June 30, 2020 — The Michigan Broadband Cooperative is hitting back at a report from the Free State Foundation that claims that local governments in Michigan frequently abuse broadband restrictions placed on them.
Theodore Bolema, professor of economics at Wichita State University, wrote that the governments’ unfair treatment allowed them to take advantage of regulatory privileges.
“Local governments’ purported compliance with the law was achieved by tilting the playing field to give municipal networks advantages over private market providers through subsidies, self-dealing, or privileged regulatory treatment,” he wrote.
He also claimed that a new bill under consideration by the Michigan Congress would exacerbate the alleged abuses.
“This preferential treatment of municipal networks deters entry and investment by private providers to the detriment of competition and, therefore, consumers,” he said.
But Ben Fineman of the Michigan Broadband Cooperative called the writing a hit piece and said that government broadband providers stepped in to fill a need not met by private industry.
“What alternative is the author suggesting?” he asked. “Should Lyndon residents have continued waiting patiently for more decades until a private provider stops ‘considering’ expanding and actually does something?”
Despite the report’s claims, Fineman said, there is in fact a private provider in the concerned area.
According to Bolema, government providers in Holland, Michigan have been unfairly enabled to compete with incumbent providers.
“Holland helped undercut private companies by subsidizing its broadband systems with a transfer from other city funds to help with start-up costs,” he said.
Fineman dismissed Bolema’s assertions as “laughable.”
“The townships who would leverage special assessment districts for broadband are those with significant populations without broadband access,” he said.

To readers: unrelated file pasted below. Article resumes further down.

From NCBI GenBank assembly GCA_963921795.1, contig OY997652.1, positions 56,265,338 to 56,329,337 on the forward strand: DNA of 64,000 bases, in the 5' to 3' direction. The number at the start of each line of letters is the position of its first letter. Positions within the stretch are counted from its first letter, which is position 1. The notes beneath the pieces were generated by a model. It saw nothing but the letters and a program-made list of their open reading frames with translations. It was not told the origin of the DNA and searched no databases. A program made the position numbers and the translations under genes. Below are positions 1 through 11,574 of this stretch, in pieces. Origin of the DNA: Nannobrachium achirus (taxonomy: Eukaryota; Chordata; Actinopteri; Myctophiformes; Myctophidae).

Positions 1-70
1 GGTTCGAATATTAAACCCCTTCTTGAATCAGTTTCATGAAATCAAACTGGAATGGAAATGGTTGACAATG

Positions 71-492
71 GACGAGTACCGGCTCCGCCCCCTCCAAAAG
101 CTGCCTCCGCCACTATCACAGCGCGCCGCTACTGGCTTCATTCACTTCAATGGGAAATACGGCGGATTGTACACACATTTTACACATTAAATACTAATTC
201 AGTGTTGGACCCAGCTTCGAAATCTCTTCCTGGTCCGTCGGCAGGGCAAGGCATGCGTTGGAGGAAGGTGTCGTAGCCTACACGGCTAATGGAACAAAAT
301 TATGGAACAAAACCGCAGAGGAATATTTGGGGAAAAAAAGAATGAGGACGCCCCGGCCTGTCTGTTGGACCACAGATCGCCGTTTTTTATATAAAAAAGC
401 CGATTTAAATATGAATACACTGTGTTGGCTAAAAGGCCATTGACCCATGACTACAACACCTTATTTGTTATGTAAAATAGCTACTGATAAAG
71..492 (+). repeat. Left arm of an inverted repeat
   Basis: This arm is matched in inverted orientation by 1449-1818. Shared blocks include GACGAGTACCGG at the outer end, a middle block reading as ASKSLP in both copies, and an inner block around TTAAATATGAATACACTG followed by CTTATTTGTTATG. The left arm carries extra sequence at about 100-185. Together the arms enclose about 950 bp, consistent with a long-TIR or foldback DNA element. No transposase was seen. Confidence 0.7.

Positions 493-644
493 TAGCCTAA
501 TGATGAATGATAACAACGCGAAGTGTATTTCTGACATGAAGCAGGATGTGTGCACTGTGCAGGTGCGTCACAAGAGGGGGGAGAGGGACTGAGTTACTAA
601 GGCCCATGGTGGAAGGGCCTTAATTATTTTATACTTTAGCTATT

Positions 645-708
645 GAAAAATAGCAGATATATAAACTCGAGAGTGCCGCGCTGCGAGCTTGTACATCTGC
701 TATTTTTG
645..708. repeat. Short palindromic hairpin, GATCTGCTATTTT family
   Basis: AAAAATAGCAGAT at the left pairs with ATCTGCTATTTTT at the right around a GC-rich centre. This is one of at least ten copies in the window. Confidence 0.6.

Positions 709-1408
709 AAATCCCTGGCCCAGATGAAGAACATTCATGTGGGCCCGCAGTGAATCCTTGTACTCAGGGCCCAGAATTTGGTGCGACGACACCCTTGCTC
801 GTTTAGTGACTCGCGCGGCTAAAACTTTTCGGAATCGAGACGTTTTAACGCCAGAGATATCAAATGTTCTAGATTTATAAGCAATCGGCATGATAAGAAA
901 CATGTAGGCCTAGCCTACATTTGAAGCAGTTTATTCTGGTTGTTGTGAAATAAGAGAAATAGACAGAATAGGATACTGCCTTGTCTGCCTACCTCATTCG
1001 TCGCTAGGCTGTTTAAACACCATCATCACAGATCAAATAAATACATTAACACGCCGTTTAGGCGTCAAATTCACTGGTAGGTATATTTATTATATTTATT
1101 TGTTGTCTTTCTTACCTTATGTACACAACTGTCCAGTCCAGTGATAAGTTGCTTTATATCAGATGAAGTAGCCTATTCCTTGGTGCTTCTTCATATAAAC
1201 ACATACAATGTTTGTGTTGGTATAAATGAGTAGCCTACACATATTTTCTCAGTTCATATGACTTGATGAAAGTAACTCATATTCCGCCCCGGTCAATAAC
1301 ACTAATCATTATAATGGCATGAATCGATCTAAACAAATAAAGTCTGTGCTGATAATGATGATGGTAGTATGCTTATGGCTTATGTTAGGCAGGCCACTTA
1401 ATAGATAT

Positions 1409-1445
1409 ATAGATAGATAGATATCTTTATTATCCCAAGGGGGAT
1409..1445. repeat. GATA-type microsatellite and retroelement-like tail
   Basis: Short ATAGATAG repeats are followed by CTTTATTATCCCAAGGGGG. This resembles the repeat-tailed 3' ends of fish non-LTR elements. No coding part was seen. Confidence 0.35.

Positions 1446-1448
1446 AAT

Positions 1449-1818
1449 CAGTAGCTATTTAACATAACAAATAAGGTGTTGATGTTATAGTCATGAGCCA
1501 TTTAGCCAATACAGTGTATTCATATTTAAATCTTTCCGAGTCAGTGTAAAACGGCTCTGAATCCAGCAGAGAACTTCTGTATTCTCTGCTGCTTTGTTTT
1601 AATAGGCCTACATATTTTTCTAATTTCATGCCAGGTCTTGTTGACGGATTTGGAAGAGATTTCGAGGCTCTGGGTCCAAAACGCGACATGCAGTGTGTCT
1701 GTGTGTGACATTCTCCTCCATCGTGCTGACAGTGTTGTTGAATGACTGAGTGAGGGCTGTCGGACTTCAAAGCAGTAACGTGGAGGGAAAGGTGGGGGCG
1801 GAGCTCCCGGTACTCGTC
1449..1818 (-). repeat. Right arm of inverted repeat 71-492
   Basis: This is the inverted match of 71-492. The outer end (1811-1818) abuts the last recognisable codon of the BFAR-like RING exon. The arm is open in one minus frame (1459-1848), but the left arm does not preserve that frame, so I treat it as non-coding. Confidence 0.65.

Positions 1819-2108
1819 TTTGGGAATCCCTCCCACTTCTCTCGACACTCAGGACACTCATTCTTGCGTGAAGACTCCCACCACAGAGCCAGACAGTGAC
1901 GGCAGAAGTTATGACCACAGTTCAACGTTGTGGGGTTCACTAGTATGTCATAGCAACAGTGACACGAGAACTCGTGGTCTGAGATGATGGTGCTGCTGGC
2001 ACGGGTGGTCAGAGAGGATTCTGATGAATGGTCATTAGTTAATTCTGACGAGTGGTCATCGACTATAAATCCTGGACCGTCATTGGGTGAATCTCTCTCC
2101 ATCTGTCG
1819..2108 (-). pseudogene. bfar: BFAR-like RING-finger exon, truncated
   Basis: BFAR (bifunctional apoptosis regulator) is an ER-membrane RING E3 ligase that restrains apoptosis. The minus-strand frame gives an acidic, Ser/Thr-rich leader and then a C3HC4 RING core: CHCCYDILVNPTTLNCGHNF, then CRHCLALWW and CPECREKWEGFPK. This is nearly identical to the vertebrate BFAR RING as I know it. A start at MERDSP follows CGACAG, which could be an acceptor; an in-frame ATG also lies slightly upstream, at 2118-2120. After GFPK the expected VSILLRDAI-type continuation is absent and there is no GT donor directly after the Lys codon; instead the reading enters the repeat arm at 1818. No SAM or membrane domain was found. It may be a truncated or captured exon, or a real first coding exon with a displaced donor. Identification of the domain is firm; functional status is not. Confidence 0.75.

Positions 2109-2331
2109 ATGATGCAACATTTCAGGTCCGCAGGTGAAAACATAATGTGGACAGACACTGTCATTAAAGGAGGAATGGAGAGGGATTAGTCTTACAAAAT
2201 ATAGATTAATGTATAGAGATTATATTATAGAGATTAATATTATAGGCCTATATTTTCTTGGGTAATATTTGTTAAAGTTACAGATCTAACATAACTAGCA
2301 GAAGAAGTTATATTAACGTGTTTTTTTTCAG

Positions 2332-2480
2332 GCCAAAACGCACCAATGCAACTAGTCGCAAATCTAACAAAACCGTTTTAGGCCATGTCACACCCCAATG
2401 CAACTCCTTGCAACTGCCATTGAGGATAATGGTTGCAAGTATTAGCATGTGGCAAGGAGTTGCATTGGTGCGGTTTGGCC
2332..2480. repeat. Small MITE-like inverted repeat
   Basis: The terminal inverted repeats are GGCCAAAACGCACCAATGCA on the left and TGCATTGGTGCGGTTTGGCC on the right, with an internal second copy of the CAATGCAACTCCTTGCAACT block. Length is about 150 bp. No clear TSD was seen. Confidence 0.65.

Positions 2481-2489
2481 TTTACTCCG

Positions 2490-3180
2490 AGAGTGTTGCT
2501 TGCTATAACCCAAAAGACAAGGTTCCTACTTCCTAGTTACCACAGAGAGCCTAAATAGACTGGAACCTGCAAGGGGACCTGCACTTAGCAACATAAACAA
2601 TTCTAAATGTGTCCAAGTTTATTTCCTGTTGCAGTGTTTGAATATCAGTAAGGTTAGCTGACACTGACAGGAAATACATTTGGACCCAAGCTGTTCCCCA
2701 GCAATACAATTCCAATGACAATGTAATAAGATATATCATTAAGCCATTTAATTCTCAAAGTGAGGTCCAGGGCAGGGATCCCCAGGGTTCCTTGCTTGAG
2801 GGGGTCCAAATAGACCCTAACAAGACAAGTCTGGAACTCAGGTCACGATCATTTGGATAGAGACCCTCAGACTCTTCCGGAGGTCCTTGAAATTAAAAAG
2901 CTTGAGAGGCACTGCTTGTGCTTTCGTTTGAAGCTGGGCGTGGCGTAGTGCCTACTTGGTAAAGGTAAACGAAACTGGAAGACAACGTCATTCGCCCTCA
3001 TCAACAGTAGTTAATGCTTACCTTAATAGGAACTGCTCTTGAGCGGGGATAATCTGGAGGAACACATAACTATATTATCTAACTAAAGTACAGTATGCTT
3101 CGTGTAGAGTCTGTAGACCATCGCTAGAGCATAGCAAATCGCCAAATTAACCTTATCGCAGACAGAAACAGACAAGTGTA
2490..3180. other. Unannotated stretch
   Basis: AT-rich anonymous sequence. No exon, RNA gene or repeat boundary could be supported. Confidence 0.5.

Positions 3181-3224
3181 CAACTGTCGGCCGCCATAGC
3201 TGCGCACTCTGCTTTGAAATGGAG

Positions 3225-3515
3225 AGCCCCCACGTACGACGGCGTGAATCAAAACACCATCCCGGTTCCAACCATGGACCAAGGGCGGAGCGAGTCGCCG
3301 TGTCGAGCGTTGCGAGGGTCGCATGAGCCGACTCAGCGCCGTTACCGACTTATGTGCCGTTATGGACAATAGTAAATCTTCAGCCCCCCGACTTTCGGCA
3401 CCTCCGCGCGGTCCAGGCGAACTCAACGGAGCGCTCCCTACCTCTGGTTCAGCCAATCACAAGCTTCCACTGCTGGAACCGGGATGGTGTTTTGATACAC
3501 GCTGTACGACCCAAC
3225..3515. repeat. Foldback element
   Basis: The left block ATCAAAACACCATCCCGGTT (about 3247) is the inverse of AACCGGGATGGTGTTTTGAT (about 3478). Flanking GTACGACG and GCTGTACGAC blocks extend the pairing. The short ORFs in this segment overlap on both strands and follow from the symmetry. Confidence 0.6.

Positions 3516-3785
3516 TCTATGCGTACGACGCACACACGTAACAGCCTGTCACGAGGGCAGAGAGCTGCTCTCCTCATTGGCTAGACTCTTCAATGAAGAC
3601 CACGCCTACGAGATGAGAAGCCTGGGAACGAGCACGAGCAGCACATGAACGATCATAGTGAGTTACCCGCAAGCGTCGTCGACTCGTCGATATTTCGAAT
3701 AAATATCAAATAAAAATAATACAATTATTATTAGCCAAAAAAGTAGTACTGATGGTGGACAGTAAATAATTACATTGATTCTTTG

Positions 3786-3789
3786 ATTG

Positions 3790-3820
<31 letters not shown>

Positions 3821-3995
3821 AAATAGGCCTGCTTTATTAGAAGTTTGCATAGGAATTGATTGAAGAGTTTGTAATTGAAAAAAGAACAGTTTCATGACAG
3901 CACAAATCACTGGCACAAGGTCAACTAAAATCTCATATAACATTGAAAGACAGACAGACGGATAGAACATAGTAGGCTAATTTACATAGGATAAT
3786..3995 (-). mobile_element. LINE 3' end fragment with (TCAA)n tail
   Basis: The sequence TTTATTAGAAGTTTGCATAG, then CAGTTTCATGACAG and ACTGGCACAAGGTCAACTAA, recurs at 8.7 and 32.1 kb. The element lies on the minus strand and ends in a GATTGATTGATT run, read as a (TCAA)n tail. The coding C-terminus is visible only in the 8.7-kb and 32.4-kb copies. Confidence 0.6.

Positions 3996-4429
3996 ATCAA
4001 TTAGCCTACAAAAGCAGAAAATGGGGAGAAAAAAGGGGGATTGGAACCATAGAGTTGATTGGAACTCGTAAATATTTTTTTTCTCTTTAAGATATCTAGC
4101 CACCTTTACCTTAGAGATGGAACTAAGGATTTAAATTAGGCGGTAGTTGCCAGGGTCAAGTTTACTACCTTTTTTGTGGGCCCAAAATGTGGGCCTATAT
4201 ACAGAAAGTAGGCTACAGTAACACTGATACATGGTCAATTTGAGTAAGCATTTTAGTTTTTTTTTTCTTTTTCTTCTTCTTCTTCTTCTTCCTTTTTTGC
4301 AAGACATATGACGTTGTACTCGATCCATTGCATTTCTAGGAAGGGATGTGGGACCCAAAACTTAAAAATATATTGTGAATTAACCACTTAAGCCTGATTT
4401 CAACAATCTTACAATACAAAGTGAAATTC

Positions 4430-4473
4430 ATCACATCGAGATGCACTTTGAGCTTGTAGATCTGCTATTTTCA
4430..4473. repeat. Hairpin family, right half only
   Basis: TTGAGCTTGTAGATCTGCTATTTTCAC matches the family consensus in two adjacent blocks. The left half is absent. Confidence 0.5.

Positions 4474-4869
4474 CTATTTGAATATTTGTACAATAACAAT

Bolema’s ten-page memo details other alleged abuses of the Michigan public broadband networks, but Fineman denied them, saying that because of the number of refutations, he “simply [did not] have time to address them all.”
Since the coronavirus pandemic, government agencies like the U.S. Department of Agriculture and the Federal Communications Commission have given millions of dollars to public infrastructure development and auctions for increased private service.
- Online Speech Has Harmful Effects on Both Individuals and Society, According to Mary Anne Franks
- Pandemic Has Created an Environment for Consumer Fraud, Say Congressional Leaders
- Breakfast Media Minute: July 10, 2020
- Metrics and Automation Can Improve Federal Cybersecurity Measures
- Federal Communications Commission Must Reconsider Ligado Offer, Says Former Commissioner
Signup for Broadband Breakfast
Fiber1 month ago
Fiber Networks Hold a Cybersecurity Advantage Over Rival Co-Axial and Wireless Technologies, Say Panelists
Artificial Intelligence3 weeks ago
Brookings Panelists Emphasize Importance of Addressing Biases in Artificial Intelligence Technology
Artificial Intelligence1 week ago
U.S. State Department Employing Artificial Intelligence Against COVID-19 Misinformation
Congress1 month ago
Partisan Disagreement Delays Broadband Funding That Might Come Through HEROES Act
Broadband Roundup1 week ago
Artificial Intelligence Task Force, State Cybersecurity, ADTRAN Offers Rural Funding Guidance
#broadbandlive3 weeks ago
Broadband Breakfast Live Online on Wednesday, June 17, 2020 – Federal Broadband Funds and Opportunity Zones
Expert Opinion1 month ago
Gary Bolton: Under the Stress of COVID-19, the Networks That Held Fast Were Symmetrical Fiber Broadband
Education2 weeks ago
A Mix of Resources and Technologies Are Needed to Close the Homework Gap